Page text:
Götz Kluge

Götz Kluge

Posted on 08/11/2013

Photo taken on February  9, 2013

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Paintings Paintings

diptych diptych


M. C. Escher
The Bard
John Martin
Cimino Barbarano
Civita di Bagnoregio

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M. C. Escher's allusion to John Martin's "The Bard"

M. C. Escher's allusion to John Martin's "The Bard"

This discovery is a kind of "bycatch" from my Snark hunt: M. C. Escher's "Italian" scene shown above (left side) is not a copy like his version (1935) of a segment from a paintig by Hieronymus Bosch. The scene is a more subtile allusion to John Martin's The Bard.

[left] Maurits Cornelis Escher: Cimino Barbarano, 1929 (in Escher's "Italian" period)
[right] John Martin: The Bard, ca. 1817

For this side-by-side comparison, I redrew and then horizontally compressed Escher's lithograph after applying selective Gaussian filtering to the image in order to remove details which are not required for the comparison. Parts of the image on its sides have been removed. The top of Martin's painting has been removed too.

Earlier I thought that Escher here perhaps has combined an Italian scenery like Civita di Bagnoregio with what may be supposed to be a (Cambrian?) landscape, as it was there where Edward I went after the Welsh bards. But the landscape is not "Cambrian":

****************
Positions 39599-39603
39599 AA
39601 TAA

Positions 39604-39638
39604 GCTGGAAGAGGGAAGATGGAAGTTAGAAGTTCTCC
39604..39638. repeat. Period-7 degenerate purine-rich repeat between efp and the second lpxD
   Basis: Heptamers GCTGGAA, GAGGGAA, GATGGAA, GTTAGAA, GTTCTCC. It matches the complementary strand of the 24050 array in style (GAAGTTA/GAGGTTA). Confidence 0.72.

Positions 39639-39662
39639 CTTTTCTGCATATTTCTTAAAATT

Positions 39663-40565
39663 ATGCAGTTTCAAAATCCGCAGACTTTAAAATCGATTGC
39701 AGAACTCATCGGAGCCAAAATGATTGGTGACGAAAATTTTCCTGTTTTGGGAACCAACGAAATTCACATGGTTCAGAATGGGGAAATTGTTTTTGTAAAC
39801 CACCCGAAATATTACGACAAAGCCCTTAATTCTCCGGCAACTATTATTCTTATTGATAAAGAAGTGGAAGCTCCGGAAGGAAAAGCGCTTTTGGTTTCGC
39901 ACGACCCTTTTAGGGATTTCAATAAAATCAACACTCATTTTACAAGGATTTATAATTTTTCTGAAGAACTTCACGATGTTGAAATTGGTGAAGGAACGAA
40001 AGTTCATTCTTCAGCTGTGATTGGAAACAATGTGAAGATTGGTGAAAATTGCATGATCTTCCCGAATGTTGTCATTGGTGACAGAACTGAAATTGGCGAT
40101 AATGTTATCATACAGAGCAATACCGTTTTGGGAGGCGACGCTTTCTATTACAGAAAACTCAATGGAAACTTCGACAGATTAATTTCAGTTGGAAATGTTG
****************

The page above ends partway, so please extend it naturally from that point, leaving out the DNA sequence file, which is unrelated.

www.socialhistoryofart.com/19thCentury/ ... /John Martin.doc
"Ignoring the Welsh highlands, Martin clearly modeled his landscape on the Swiss Alps which had recently emerged as a major destination for English travelers thanks to the Romantic Alpine poems of Byron and Shelley, among others, and the Alpine landscapes of Koch and Turner. Spurning the tranquil and majestic “Alpine sublime” developed by Koch, Martin took the more dramatic Alpine compositions of Turner and transformed them with his own, quasi-Apocalyptic fervor. In so doing, he gave Alpine landscape the emotional turmoil found in Blake and Byron. And in all this, he took Gray’s Bard into completely new territory, leaving behind all traces of eighteenth-century restraint, decorum, reason, and quiet morality."
Robert Baldwin, 2010

The © for this image applies to the presentation of the discovery of the relation between Escher's print and Martin's painting. Escher's original illustration is © Cordon Art B.V. - Baarn - Netherlands.

See also: flipsideflorida.wordpress.com/2013/03/06/escher-the-bard

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John Martin

Version with completely desaturated colors (not required for shape comparison):
Escher's allusion(?) to John Martin's
5 years ago. Edited 3 years ago.
Götz Kluge
Götz Kluge
Henry Holiday's and M.C. Escher's allusions to John Martin's The Bard
Henry Holiday's and M.C. Escher's allusions to John Martin
Holiday "copied" shapes. Escher used Martin's whole composition.
5 years ago. Edited 4 years ago.
Götz Kluge
Götz Kluge
Another allusion by Henry Holiday in The Hunting of the Snark to John Martin's "The Bard"
Bellman & Bard
5 years ago. Edited 3 years ago.